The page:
Starkly contrasted with House of Usher, Corman and Price’s fourth Poe-centric collaboration sees them team with Boris Karloff and Peter Lorre, adapting the author’s most recognisable work to an unexpectedly comic feature. Price and Lorre form a formidable double act, as well-versed in barbed verbal wit as in silly slapstick fun, the initial barmy madness of the plot finding a certain stability in the strength of their interaction. Once Karloff joins the party things get even more fun, and we’re soon treated to what must be one of the oddest duelling scenes ever committed to film. With an early role from a baby-faced Jack Nicholson and the joy of seeing three horror icons having a great time spoofing their own genre, The Raven takes the more fun side of Poe’s work and turns it into a brilliantly uproarious romp. RECOMMENDED.
A truly brilliant snapshot of the seismic shift underway in both the society and the cinema of America in the 1960s, Corman’s psychedelic fantasy paved the way for the likes of Easy Rider to follow. Jack Nicholson’s script offers some weak dialogue, but the focus is entirely on Corman’s imagery and what he does with his bizarre, startling, and engaging editing. Nightmarish images abound, quick cuts to frightening faces and darkness speak to ideas of existentialism, politics, sexuality, and societal upsurge. The briefest references to everything from Vietnam to feminism evidence just how incredibly aware the film is of the world that produced it, and what it says about these ideas and more by way of its highly innovative style is just amazing. Here’s proof of just how pivotal the great Corman was to the beginning of the finest period of American cinema. MUST SEE.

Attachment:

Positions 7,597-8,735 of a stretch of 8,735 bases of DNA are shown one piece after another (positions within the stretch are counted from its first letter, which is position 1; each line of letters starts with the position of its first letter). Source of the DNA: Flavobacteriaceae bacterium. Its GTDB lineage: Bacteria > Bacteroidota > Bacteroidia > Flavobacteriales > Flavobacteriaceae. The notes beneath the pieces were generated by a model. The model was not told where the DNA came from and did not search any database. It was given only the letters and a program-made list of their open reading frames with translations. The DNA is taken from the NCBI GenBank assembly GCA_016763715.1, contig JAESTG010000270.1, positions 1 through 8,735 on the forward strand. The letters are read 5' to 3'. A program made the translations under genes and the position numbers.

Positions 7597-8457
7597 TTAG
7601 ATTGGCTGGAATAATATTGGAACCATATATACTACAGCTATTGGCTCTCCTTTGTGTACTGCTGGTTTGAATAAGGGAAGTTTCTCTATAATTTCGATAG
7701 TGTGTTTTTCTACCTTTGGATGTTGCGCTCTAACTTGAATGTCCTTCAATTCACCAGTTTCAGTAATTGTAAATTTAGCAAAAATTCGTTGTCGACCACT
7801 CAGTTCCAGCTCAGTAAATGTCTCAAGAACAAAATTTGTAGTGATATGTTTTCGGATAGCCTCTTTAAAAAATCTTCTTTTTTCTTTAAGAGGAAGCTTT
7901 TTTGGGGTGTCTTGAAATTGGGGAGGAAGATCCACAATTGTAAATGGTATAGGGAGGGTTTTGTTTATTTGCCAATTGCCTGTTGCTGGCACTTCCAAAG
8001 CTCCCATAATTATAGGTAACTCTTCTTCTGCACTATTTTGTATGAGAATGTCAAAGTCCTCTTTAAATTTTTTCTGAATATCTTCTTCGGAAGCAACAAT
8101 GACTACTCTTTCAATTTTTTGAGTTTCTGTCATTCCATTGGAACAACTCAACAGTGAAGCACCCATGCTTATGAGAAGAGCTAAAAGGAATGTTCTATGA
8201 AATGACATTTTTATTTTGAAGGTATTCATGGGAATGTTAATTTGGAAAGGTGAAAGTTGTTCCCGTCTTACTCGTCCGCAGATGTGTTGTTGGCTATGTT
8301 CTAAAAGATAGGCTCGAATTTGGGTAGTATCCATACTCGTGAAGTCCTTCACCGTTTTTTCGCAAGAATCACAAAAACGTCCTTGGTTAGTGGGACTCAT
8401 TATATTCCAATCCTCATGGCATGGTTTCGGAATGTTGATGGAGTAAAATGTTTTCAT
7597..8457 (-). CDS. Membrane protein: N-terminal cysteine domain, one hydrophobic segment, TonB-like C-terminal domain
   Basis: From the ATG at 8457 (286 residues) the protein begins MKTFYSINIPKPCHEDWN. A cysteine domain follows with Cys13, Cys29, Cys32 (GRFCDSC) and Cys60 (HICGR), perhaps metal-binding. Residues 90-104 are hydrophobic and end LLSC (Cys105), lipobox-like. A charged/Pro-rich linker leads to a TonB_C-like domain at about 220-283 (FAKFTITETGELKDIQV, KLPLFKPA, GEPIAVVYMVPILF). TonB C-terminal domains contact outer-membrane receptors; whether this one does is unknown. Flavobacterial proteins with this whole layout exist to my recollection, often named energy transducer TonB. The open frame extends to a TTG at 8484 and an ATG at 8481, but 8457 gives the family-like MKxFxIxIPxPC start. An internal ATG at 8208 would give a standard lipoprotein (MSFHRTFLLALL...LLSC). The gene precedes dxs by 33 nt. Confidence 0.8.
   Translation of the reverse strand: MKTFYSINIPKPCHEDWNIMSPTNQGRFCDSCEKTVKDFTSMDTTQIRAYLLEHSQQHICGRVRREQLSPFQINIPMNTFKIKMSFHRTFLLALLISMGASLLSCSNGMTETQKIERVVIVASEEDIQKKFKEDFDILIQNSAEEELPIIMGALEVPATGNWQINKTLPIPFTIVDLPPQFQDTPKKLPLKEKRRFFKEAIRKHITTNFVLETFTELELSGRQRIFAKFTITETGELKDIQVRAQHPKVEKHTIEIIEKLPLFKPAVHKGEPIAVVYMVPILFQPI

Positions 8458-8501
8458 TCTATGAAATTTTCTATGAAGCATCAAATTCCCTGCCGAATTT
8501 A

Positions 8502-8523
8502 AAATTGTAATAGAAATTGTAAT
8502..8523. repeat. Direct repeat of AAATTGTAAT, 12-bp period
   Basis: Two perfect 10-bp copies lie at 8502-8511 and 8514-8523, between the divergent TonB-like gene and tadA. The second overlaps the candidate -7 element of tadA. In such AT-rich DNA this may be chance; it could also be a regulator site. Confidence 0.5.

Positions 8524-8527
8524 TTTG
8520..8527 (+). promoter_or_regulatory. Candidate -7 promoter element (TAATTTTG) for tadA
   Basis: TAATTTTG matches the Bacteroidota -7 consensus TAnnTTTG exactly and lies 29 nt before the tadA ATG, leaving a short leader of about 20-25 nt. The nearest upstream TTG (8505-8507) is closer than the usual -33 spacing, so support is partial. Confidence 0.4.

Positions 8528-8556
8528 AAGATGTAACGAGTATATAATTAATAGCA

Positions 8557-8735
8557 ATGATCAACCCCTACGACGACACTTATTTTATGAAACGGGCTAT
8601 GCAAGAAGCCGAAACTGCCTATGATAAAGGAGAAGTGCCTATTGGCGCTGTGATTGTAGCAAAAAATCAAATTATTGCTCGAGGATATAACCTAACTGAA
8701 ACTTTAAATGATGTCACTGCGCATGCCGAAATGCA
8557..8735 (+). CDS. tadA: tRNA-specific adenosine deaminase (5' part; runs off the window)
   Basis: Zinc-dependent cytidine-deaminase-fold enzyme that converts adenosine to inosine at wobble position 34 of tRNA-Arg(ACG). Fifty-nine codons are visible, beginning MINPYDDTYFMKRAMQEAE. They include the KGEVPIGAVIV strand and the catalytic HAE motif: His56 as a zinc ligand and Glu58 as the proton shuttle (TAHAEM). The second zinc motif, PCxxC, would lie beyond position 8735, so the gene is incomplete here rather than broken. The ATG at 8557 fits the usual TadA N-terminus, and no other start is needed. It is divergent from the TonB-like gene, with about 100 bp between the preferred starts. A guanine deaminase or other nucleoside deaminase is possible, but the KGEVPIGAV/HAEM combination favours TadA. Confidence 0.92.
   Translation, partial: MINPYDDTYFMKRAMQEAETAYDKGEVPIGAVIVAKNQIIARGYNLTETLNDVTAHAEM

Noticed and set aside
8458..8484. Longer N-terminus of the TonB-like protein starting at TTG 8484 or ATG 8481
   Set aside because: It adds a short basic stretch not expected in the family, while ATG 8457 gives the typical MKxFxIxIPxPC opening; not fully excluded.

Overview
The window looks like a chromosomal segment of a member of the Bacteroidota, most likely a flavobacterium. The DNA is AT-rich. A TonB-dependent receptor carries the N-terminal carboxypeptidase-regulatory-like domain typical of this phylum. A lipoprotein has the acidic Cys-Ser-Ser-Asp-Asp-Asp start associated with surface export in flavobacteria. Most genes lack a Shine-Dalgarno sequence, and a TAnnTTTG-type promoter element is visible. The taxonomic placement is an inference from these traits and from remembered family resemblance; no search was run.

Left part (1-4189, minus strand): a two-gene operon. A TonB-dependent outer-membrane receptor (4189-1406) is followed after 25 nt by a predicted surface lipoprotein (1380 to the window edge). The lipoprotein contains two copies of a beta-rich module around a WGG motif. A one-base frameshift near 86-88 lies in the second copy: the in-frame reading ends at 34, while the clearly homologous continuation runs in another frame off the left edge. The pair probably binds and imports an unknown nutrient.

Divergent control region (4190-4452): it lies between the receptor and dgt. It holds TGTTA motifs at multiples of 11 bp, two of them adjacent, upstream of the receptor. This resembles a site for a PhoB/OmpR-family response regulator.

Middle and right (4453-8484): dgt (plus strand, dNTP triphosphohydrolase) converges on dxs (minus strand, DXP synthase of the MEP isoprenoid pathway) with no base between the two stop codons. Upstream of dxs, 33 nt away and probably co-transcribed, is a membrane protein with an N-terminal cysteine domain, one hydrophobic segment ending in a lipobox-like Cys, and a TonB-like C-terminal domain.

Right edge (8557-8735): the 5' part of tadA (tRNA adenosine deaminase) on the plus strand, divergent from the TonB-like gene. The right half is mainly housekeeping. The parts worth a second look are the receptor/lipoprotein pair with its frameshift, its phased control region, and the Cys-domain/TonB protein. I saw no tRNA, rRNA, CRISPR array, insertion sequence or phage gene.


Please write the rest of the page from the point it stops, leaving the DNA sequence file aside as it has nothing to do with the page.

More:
A great testament to the man’s terrific ability to work just as well within the confines of any generic formula, Lumet’s sole musical is a contemporary reimagining of The Wizard of Oz, set in late 1970s New York and capitalising upon the vast popularity of blaxploitation at the time, or rather attempting to capitalise: the film was a box office flop and a victim of much critical assail for its exorbitant length and the alleged unsuitability of Diana Ross to the role of Dorothy. While the former complaint is hardly disputable—shaving off thirty minutes would have been wise—The Wiz is a lot more fun than it’s been given credit for, deftly hopping from spirit-lifting musical numbers on beautifully decorated sets to subterranean horror scenes with serious creep factor. Richard Pryor’s fantastic scenes as the Wiz himself are reason enough to check this one out. WORTH WATCHING.
Plenty cried havoc when Tilda Swinton’s astounding turn in last year’s We Need to Talk About Kevin was all but ignored come awards season, yet comparably few took notice at the hideous oversight that was Olivia Colman’s lack of plaudits. In a film defined by its performances, hers was the kind of jaw-dropping work that comes but once in a career. Playing against the unquenchable fire of Peter Mullan’s rage, her fully realised portrait of innocence and fragility is one of the most gutting and emotionally overwhelming performances of recent years. In his feature debut, Paddy Considine crafts a rich study of volatile personalities and the effects of destructive anger upon a person’s life, his script steering clear of contrived notions of easily obtained redemption. A harrowing, brutal, and draining viewing experience, but an indescribably rewarding one too. HIGHLY RECOMMENDED.